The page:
While there has been a reduction in Tuberculosis (TB) diagnoses in 2020 and 2021, this apparent decline does not signify a shrinking TB problem as mentioned in the recent report of the World Health Organization. Instead, it points to a concerning issue – a growing population of undiagnosed and untreated individuals, leading to an alarming rise in TB-related death.
Among the estimated 10.6 million people affected by TB annually, a staggering 4.2 million are left unaccounted for by healthcare systems. This means they do not receive both diagnosis and essential care.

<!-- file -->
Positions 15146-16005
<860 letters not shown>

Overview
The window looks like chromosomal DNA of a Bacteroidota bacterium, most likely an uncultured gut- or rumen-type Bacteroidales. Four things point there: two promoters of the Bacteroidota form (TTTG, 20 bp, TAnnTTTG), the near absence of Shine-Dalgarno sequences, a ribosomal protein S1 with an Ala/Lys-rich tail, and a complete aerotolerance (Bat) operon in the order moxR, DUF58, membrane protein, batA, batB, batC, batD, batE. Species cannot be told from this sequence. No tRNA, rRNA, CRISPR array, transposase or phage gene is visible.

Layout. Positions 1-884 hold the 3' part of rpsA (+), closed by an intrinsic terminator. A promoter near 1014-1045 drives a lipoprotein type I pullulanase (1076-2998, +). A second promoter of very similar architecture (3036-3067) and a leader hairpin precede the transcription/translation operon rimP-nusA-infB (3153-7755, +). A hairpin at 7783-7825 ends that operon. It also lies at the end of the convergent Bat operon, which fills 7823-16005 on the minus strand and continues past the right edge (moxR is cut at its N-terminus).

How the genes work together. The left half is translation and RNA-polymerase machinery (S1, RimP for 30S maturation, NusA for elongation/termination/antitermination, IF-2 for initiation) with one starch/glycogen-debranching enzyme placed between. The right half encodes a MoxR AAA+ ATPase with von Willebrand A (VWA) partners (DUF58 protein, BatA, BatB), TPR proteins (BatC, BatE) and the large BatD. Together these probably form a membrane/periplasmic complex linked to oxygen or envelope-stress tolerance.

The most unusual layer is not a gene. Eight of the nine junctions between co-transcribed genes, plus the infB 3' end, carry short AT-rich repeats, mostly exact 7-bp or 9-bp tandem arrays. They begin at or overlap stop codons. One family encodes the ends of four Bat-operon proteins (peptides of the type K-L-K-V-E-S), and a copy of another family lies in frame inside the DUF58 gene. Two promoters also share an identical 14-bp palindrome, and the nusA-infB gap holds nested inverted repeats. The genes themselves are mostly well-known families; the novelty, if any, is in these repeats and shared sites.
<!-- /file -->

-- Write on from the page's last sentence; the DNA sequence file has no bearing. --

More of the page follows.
Fortunately, there is part of a solution at hand. By ensuring equitable access to non-sputum-based diagnostic tests in TB-affected regions, there is an opportunity to prevent countless cases from remaining untreated.
To make this vision a reality, it’s imperative that Canada actively participates in the United Nations High-Level Meeting on TB. Furthermore, if Canada commits an impactful 0.15 per cent of its annual research and development budget to the creation and dissemination of new tools for TB prevention, diagnosis, and treatment. This investment has the potential to transform the lives of millions affected by this deadly infectious disease, bringing us one step closer to a TB-free world.
Peace Mukazi, Kanata, Ont.